MOSCOW (Reuters) – The Kremlin said on Monday that Turkey had given Russia the go ahead to begin work in Turkish waters on the construction of the South Stream gas pipeline to Europe.
Russia, which supplies more than a quarter of the European Union’s gas, is in a race to build South Stream under the Black Sea ahead of the EU-supported Nabucco pipeline which is meant to reduce reliance on Russia by securing gas from the Caspian.
The Kremlin said in a statement that Turkish President Abdullah Gul had telephoned his Russian counterpart, Dmitry Medvedev, to tell him of the decision to allow the work in the Turkish sector of the Black Sea.
“The Turkish president said that the Turkish government had taken all the necessary decisions to give permission for geological and explorative work in Turkey’s economic zone of the Black Sea for the South Sea gas pipeline,” the Kremlin said.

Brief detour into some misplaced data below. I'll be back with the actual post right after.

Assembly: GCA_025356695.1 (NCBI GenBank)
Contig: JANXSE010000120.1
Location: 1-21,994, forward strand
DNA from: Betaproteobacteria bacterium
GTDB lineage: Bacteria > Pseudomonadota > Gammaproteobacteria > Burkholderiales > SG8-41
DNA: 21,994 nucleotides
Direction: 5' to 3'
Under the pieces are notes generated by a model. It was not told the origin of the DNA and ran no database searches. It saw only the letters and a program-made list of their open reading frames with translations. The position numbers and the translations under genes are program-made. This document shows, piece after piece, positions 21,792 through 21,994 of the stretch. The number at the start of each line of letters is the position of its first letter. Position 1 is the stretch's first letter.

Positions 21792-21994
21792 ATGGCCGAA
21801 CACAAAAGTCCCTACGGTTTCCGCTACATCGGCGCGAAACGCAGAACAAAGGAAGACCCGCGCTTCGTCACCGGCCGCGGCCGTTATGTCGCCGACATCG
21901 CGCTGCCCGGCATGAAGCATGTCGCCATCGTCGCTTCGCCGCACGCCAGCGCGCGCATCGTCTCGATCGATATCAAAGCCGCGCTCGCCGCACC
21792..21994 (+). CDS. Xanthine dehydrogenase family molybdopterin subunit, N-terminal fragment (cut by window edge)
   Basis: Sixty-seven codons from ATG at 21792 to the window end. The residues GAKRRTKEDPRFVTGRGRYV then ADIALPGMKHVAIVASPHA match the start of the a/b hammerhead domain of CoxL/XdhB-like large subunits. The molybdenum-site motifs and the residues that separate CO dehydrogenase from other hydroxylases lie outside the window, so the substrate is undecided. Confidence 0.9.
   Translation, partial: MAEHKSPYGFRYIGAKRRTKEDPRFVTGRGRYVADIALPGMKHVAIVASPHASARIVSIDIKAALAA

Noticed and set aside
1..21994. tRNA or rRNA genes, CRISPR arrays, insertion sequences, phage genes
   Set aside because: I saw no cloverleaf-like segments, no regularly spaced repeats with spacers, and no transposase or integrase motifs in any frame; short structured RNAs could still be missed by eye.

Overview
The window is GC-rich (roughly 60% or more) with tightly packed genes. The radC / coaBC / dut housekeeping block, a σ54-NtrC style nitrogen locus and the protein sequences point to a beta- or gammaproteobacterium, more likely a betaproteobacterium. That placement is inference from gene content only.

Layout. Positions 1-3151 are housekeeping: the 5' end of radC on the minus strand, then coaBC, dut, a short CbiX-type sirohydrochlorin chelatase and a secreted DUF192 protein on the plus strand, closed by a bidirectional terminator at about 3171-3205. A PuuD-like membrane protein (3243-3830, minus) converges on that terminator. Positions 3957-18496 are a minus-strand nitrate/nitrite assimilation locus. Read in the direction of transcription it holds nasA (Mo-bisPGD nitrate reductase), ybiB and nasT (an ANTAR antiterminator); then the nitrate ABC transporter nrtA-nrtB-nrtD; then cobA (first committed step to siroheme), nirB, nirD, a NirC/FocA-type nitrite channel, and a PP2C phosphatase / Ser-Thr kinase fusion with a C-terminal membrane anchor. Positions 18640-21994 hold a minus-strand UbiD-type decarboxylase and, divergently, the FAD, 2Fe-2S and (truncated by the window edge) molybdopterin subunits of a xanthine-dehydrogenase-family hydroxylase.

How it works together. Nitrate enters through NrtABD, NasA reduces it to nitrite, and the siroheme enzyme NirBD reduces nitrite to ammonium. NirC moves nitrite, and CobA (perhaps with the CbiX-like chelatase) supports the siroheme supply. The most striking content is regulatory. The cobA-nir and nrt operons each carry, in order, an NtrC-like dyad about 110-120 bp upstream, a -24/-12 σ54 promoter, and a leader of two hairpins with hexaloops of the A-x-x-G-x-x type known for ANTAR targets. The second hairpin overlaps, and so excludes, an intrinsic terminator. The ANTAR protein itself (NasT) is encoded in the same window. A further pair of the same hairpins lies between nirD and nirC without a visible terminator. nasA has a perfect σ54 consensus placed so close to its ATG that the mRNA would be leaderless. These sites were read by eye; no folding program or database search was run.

Russian state-controlled gas giant Gazprom, the world’s largest natural gas company, says the South Stream project should be completed by 2015.
Prime Minister Vladimir Putin in August won Turkish permission to cross its waters to Europe.